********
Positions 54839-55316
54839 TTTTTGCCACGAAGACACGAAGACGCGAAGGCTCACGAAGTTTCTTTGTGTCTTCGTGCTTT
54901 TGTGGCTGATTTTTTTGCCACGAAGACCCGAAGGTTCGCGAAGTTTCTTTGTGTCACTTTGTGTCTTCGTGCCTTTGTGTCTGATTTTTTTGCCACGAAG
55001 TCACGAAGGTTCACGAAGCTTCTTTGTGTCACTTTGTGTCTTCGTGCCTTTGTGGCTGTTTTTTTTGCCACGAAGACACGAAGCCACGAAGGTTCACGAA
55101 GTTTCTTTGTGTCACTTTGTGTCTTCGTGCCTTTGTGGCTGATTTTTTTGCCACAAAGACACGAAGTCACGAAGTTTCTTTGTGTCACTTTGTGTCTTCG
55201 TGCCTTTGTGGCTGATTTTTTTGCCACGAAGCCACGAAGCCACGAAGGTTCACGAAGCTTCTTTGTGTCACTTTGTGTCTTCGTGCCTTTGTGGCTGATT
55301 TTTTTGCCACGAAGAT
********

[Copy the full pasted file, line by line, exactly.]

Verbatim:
Positions 54839-55316
54839 TTTTTGCCACGAAGACACGAAGACGCGAAGGCTCACGAAGTTTCTTTGTGTCTTCGTGCTTT
54901 TGTGGCTGATTTTTTTGCCACGAAGACCCGAAGGTTCGCGAAGTTTCTTTGTGTCACTTTGTGTCTTCGTGCCTTTGTGTCTGATTTTTTTGCCACGAAG
55001 TCACGAAGGTTCACGAAGCTTCTTTGTGTCACTTTGTGTCTTCGTGCCTTTGTGGCTGTTTTTTTTGCCACGAAGACACGAAGCCACGAAGGTTCACGAA
55101 GTTTCTTTGTGTCACTTTGTGTCTTCGTGCCTTTGTGGCTGATTTTTTTGCCACAAAGACACGAAGTCACGAAGTTTCTTTGTGTCACTTTGTGTCTTCG
55201 TGCCTTTGTGGCTGATTTTTTTGCCACGAAGCCACGAAGCCACGAAGGTTCACGAAGCTTCTTTGTGTCACTTTGTGTCTTCGTGCCTTTGTGGCTGATT
55301 TTTTTGCCACGAAGAT